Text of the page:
§ 2. Mr. Ridsdale
asked the Postmaster-General what replies he has had to his inquiries about the establishment of local radio stations.
§ 25. Mr. Ashley
asked the Postmaster-General if he will now give further details of the financial arrangements for the experimental local sound radio stations.
§ Mr. Edward Short
Before the White Paper was published, I made inquiries in order to establish whether local financial support was a real possibility. The replies were such as to justify an experiment designed to show, among other things, whether enough local financial support would be forthcoming for a general and permanent service. On the financial arrangements, I have nothing to add to the reply I gave on 17th March to Questions from the hon. Member for Southgate (Mr. Berry).—[Vol. 743, Col. 167.]
§ Mr. Ridsdale
Will the Postmaster-General consider laying on the Table the replies which he has had in response to the inquiries? Is it not evident that his policy is a law for the rich and not for the poor among local authorities? What kind of replies has he had from East Anglia?
§ Mr. Short
The replies go to the B.B.C. It is a matter for the B.B.C. to decide, and I cannot lay on the Table letters that the B.B.C. gets from towns up and down the country. It is not one law for the rich and another for the poor. The purpose of the experiment is to see whether we can run genuine communal stations in this country.
§ Mr. Berry
Is the right hon. Gentleman aware that the answer to which he referred me gives no information at all in reply to my Question? Since he has failed to give any information about money being supplied by local chambers of trade, religious bodies and other people named in the White Paper, one can only assume that all the money will be found by the local ratepayer. Can he answer that question?
§ Mr. Short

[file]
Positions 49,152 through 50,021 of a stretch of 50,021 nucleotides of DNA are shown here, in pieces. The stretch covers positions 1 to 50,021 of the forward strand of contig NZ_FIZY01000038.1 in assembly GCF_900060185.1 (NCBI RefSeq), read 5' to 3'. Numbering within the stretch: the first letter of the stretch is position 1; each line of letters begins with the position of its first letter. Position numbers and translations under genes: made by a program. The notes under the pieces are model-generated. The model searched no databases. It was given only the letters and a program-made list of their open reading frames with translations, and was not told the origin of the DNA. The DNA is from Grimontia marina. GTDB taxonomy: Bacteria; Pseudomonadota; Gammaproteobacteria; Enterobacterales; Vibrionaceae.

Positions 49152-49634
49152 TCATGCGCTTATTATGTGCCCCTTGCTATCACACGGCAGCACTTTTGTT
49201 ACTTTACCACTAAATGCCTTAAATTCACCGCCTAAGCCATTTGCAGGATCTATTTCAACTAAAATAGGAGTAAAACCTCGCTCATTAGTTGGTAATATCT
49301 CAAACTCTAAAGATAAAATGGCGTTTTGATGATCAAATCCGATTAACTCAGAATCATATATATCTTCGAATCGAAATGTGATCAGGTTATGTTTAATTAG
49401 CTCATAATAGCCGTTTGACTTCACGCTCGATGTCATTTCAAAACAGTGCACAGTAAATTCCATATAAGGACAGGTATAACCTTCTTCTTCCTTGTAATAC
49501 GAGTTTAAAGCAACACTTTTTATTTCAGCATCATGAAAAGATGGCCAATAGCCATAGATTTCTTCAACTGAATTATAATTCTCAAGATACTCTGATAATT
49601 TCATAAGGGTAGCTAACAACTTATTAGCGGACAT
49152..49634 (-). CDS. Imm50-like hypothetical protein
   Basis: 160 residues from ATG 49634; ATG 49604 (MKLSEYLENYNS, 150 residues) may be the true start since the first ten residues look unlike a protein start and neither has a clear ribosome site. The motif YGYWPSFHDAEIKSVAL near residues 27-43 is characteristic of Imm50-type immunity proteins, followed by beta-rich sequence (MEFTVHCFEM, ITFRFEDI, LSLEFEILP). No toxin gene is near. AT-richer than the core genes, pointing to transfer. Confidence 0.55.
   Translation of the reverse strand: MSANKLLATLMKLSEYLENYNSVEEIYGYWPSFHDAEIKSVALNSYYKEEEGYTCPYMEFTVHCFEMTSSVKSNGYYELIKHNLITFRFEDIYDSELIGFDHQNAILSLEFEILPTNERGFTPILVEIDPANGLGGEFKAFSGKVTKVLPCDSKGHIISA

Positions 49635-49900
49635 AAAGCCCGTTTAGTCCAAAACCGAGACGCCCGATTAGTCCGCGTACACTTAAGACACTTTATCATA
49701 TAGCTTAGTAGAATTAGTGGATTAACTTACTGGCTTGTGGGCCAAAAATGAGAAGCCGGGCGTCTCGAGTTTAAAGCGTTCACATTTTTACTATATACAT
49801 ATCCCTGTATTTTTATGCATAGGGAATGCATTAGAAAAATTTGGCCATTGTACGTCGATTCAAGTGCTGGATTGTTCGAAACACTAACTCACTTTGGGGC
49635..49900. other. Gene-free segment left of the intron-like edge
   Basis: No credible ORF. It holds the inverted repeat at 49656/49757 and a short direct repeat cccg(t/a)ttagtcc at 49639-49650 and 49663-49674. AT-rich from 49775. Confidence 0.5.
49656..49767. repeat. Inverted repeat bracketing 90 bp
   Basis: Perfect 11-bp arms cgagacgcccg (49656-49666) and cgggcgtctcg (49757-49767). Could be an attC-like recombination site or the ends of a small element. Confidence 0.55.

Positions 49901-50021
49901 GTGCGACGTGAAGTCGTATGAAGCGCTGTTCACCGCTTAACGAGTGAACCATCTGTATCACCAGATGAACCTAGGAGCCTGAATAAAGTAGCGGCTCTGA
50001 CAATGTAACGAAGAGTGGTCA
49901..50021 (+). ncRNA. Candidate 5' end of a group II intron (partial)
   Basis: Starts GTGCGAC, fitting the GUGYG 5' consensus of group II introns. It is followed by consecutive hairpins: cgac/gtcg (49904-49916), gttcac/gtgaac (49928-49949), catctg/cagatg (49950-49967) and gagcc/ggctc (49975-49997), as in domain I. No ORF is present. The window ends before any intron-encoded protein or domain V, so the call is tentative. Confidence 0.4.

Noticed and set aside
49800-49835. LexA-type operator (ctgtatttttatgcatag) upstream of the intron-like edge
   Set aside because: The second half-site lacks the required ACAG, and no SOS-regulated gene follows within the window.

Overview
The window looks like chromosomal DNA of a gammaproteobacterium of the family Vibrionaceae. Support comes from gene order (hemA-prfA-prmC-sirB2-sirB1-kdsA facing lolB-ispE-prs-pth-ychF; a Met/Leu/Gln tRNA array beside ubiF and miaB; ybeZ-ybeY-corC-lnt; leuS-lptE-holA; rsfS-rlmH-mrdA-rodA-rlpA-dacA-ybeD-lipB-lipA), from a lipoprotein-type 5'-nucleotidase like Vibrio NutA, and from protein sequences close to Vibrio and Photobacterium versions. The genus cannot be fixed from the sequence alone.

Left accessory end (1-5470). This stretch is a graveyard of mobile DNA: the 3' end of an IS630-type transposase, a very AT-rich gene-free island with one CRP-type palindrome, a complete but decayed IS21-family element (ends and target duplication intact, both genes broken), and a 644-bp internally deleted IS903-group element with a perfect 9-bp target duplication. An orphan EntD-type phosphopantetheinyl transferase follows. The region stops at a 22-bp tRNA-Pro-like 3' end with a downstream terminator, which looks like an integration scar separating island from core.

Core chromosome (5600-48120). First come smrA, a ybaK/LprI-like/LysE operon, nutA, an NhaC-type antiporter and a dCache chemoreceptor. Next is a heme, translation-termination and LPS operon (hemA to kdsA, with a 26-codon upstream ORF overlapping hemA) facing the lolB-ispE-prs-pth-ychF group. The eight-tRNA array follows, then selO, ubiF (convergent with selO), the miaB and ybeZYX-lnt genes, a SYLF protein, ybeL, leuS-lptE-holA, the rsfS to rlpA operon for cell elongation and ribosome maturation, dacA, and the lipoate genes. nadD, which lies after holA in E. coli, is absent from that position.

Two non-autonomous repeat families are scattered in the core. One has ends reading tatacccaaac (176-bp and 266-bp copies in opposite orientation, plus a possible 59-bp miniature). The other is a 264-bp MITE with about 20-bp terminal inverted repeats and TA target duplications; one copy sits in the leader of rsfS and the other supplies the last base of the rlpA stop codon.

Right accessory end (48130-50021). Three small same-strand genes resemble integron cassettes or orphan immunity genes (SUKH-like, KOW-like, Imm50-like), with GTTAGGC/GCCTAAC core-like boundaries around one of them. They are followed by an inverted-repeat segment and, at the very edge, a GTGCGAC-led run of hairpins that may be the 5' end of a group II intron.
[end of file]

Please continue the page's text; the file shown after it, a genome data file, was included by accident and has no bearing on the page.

All the money is not coming from the local ratepayer. One of the purposes of the experiment is to find whether a station can be financed in this way. If we knew the answer, there 428 would be no need for an experiment. If one takes Merseyside, for example, a whole variety of organisations and bodies on Merseyside are contributing to the local station.
§ Mr. Ashley
Although money from local chambers of commerce, presumably, will be welcome, will my right hon. Friend give the House a categorical assurance that at no time and in no circumstances will the sponsorship of local programmes ever be permitted?
§ Mr. Bryan
Is the Postmaster-General aware that the Director General of the B.B.C. held a conference of local authorities to describe and discuss the financial conditions under which this experiment might take place and invitations might be sent? A verbatim account was made of that conference and was sent to the authorities not present. Would it be possible for that verbatim account to be put in the Library and made available to hon. Members?
§ Sir Knox Cunningham
Is the Postmaster-General aware that the station known as Radio Scotland has moved from her anchorage? What does he intend to do about that?
§ Mr. Ridsdale
Further to that point of order, Mr. Speaker. I beg to give notice that, owing to the unsatisfactory nature of that reply, I, too, shall raise this matter on the Adjournment.